Journal of General Internal Medicine

, Volume 24, Issue 4, pp 464–468 | Cite as

Trends in Primary Care Clinician Perceptions of a New Electronic Health Record

  • Robert El-Kareh
  • Tejal K. Gandhi
  • Eric G. Poon
  • Lisa P. Newmark
  • Jonathan Ungar
  • Stuart Lipsitz
  • Thomas D. SequistEmail author
Original Article



Clinician perceptions of a newly implemented electronic health record play an important role in its success or failure.


To measure changes in primary care clinician attitudes toward an electronic health record during the first year following implementation.


Longitudinal survey.


86 primary care clinicians surveyed between December 2006 and January 2008.


Perceived impact on overall quality of care, patient safety, communication, and efficiency at 1, 3, 6, and 12 months following implementation.


Response rates for months 1, 3, 6, and 12 were 92%, 95%, 90%, and 82%, respectively. The proportion of clinicians agreeing that the EHR improved the overall quality of care (63% to 86%; p < 0.001), reduced medication-related errors (72% to 81%; p = 0.03), improved follow-up of test results (62% to 87%; p < 0.001), and improved communication among clinicians (72% to 93%; p < 0.001) increased from month 1 to month 12. During the same time period, a decreasing proportion of clinicians agreed that the EHR reduced the quality of patient interactions (49% to 33%; p = 0.001), resulted in longer patient visits (68% to 51%; p = 0.001), and increased time spent on medical documentation (78% to 68%; p = 0.006). Significant improvements in perceptions related to test result follow-up were first detected at 6 months, while those related to overall quality, efficiency, and communication were first identified at 12 months.


Primary care clinicians report increasingly positive perceptions of a new electronic health record within 1 year of implementation across a spectrum of domains of care.


quality improvement electronic medical record electronic health record health information technology 



This study was funded by grants from the Agency for Healthcare Research and Quality (1 R01 HS 015226-01) and the National Library of Medicine (2 T15 LM 07092-16). These funding agencies played no role in the conduct of the study; collection, management, analysis, and interpretation of the data; and preparation, review, or approval of the manuscript. The authors would like to thank the clinicians of Atrius Health for participating in this study. Dr. Sequist had full access to all the data in the study and takes responsibility for the integrity and the accuracy of the data analysis.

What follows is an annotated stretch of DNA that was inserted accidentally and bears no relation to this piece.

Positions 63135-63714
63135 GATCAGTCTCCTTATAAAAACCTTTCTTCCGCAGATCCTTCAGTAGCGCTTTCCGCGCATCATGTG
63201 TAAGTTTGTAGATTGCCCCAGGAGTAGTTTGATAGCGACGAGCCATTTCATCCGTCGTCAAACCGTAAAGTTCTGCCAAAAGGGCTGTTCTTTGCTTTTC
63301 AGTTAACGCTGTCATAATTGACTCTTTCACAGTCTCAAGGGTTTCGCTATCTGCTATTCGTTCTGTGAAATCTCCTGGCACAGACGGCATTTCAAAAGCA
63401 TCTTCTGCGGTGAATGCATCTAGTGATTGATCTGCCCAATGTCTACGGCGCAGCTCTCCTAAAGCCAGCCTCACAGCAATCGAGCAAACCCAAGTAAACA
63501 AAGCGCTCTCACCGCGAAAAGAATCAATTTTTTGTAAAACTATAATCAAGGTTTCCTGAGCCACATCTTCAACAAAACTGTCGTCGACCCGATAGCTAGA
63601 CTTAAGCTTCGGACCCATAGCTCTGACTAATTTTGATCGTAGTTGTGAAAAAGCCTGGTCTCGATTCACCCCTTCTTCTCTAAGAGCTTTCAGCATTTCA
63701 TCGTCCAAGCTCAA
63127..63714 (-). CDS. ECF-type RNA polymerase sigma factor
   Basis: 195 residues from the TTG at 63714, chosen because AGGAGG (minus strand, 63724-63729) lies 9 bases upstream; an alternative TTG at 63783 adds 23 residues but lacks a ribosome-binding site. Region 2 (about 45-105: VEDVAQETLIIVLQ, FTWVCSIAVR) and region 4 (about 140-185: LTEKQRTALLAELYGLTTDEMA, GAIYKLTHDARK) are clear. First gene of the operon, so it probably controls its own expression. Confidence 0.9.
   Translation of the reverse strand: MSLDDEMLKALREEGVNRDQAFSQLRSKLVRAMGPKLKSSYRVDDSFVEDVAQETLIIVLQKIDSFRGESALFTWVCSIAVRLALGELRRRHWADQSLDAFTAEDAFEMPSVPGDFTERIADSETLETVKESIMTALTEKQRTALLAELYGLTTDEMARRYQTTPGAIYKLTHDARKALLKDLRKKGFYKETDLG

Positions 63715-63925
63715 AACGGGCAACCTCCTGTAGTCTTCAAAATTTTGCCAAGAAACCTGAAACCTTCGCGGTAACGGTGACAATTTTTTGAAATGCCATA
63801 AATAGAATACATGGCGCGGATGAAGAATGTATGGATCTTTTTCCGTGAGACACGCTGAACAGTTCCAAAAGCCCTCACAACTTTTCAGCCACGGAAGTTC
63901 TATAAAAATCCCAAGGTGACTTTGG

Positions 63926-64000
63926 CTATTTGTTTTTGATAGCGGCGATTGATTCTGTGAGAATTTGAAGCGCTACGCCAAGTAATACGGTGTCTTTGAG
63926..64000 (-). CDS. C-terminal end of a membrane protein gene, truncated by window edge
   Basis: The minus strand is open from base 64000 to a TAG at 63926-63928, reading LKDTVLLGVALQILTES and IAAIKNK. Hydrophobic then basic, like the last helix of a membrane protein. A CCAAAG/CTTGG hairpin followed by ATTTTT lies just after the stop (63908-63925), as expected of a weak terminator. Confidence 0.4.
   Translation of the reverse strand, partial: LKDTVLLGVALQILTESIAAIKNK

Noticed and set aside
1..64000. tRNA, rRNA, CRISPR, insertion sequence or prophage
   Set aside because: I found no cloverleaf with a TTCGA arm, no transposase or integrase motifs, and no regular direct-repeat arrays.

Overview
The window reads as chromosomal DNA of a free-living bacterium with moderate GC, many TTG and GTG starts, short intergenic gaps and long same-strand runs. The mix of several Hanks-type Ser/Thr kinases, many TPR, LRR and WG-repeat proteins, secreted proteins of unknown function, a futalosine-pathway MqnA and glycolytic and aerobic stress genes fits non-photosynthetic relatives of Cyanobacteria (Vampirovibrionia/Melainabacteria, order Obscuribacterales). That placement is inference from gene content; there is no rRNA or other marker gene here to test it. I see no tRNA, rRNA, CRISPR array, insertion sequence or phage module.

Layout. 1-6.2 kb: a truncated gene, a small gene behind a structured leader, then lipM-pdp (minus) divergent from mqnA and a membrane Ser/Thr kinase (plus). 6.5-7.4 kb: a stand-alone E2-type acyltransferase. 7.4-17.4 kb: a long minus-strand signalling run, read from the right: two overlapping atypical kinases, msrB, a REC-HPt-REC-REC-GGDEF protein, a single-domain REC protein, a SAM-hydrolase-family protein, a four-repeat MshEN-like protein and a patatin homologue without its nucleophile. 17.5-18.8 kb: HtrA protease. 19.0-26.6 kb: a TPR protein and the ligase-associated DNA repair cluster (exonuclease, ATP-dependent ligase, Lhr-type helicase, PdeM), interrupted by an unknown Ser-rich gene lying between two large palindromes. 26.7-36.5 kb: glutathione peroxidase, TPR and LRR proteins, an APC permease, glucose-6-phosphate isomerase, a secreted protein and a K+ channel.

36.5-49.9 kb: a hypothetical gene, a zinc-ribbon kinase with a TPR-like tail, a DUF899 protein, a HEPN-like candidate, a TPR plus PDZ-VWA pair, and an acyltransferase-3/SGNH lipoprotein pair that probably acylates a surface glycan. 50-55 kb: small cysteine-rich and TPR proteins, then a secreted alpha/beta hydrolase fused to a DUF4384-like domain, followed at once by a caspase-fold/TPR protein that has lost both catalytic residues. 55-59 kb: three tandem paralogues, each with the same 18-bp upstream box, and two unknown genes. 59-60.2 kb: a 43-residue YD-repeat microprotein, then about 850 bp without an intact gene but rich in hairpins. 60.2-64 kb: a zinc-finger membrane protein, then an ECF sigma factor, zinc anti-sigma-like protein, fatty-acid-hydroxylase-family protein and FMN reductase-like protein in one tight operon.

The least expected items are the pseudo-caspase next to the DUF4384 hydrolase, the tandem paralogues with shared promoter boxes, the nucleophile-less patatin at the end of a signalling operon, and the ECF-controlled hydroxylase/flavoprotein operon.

Conflict of Interest

Dr. Sequist serves as a consultant on the Aetna External Advisory Committee for Racial and Ethnic Equality.


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Copyright information

© Society of General Internal Medicine 2009

Authors and Affiliations

  • Robert El-Kareh
    • 1
  • Tejal K. Gandhi
    • 1
  • Eric G. Poon
    • 1
    • 2
  • Lisa P. Newmark
    • 2
  • Jonathan Ungar
    • 1
  • Stuart Lipsitz
    • 1
  • Thomas D. Sequist
    • 1
    • 3
    • 4
    Email author
  1. 1.Division of General Medicine and Primary CareBrigham and Women’s HospitalBostonUSA
  2. 2.Partners Healthcare SystemWellesleyUSA
  3. 3.Department of Health Care PolicyHarvard Medical SchoolBostonUSA
  4. 4.Harvard Vanguard Medical AssociatesBostonUSA

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